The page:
Со всей Руси летят в столицу,
Москва, как мать, к себе влечет,
И каждый к ней в душе стремится,
Свою любовь и грусть несёт.

Moscow has stood on Russian land for nearly one thousand years. Founded as an ancient settlement like many others, Moscow was first built as a small wooden fortress on the banks of a large, clean and bright river. But the first literary record of Moscow dates to 1147, in connection with the name of Prince Yuri Dolgorukiy. This new town was built against a backdrop of incredible natural beauty: massive coniferous forests interspersed with meadows along the banks of the Moscow river. The meadows flooded with the seasons, keeping the soil fertile and rich; the woods, rivers, and lakes teemed with game of land, sky, and sea. In place of the modern Kremlin on its picturesque hill was a dense forest, whose memory is still preserved in the name Borovitsky Gate.

Moscow's first residents built their city with hearts and minds, as though they knew it was destined to become the center of a powerful state and then its capital. Already by the beginning of the 13th century, craftsmen and merchants began to settle around the fortress in the settlements. And today we remember the Muscovites that lived in these plates by many modern landmarks whose traditional names remain: the Kuznetsky bridge, Stoleshnikov and Kalashny lanes, the Goncharnaya and Kotelnicheskaya embankments.

But Moscow's storied past is remembered not just in these few streets! In Vorobyovy Gory we remember the Time of Troubles and the Polish camp that then stood, meanacingly, as raids rained down on the Russian capital; on Poklonnaya Hill we remember Napoleon, who waited there in vain for the keys to the city; in the Donskoy Monastery we remember the deliverance of Moscow from the invasion of the Crimean Khan. And in the center, the heart of Moscow - the Kremlin, and Red Square. At nearly every step there are poignant reminders of a rich history that made its mark on the fate of Russia in its entirety.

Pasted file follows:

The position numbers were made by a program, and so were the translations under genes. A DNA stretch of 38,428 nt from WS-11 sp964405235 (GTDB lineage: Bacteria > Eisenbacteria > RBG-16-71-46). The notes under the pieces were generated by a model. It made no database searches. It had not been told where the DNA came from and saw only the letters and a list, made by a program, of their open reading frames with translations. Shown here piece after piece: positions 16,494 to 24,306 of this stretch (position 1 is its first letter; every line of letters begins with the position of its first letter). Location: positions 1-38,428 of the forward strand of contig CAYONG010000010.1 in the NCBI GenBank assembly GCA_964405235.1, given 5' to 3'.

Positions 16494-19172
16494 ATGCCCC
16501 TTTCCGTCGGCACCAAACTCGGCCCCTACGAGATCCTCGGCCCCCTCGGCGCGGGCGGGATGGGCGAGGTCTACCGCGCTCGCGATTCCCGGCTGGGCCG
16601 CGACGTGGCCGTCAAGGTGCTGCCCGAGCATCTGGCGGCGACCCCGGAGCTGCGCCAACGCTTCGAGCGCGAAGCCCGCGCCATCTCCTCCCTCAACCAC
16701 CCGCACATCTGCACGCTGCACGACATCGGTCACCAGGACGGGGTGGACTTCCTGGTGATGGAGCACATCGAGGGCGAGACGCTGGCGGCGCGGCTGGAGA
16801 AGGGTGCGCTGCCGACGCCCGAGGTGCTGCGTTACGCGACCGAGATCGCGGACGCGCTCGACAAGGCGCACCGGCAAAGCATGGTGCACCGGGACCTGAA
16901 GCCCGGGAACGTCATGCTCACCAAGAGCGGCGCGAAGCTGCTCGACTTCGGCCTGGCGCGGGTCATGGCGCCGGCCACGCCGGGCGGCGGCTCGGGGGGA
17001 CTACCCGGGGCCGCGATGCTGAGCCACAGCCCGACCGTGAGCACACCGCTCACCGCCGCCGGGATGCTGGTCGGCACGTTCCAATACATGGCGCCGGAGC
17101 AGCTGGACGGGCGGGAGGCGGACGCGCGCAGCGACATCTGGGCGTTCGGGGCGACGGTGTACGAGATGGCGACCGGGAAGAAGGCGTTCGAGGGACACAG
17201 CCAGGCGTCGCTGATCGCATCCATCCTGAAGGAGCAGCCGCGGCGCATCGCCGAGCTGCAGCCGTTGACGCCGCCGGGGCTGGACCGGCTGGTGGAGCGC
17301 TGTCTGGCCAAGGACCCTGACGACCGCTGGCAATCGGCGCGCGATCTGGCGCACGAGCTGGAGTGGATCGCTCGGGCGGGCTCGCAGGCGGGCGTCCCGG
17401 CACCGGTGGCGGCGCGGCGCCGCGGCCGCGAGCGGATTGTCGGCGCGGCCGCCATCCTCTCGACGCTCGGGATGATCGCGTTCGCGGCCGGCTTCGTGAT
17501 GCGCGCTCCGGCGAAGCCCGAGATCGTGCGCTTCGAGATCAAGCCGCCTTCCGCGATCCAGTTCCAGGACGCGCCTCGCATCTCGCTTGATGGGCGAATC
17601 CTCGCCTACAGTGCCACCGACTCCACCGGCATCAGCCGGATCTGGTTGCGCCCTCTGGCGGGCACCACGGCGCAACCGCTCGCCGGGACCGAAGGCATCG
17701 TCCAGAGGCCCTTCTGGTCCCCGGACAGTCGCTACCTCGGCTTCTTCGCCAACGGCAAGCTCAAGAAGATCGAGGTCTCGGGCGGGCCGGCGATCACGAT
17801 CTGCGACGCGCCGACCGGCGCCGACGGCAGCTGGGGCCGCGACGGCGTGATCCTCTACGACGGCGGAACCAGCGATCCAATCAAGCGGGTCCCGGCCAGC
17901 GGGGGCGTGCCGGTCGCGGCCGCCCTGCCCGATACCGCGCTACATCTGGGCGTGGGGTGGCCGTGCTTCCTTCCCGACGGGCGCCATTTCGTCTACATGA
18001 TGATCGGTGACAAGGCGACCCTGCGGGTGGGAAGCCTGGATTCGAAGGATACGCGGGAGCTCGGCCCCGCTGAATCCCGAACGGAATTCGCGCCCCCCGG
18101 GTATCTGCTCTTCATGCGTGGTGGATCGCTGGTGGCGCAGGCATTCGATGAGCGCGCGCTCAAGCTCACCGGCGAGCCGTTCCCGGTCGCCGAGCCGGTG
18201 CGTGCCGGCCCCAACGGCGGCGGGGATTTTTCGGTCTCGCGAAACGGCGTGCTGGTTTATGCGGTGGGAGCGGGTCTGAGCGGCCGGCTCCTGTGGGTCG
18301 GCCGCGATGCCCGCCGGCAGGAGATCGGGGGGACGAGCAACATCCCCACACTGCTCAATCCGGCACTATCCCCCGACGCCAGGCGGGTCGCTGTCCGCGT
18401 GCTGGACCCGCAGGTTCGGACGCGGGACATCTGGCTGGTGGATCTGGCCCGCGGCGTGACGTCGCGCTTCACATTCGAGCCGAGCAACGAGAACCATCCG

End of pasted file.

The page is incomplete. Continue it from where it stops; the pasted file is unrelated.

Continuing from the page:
As Moscow's population increased, the city itself grew. More than 800 years ago, the whole of Moscow could be found on a low hill - a small-town fortress, surrounded on all sides by a fence of thick oak logs. The Kremlin itself at that time was also entirely built from wood. Naturally, Moscovites dreamed of a city built from more durable material that could protect them from enemy raids and fires. But it was only in the 14th century, following a devastating fire, that the stone fortress we know today, with its snow-white walls and towers that we see over the Moscow river, was ordered by Prince Dmitry Donskoy. Masters from all over Russia came to participate in its construction. And at the end of the 15th century, when Grand Duke Ivan III proclaimed himself Sovereign of All Russia, Moscow became the capital of Russia.

Russians often comment that "Moscow was not built in just one day". Moscow survived the difficult tests of many centuries: fires and epidemics, riots and revolutions, attacks by foreign invaders. But each time, like a mythical Phoenix, Moscow returned to life, becoming more populous, more powerful, and more beautiful.

Moscow has stood for many centuries on Russian soil, but its historical memory is preserved in the names of streets and squares, in architectural ensembles, and in the many treasures of museums and palaces. Grateful Muscovites remember the founder of their city - and indeed not far from the Kremlin, on Tverskoy street, a bronze monument to Yuri Dolgorukiy was erected in 1954.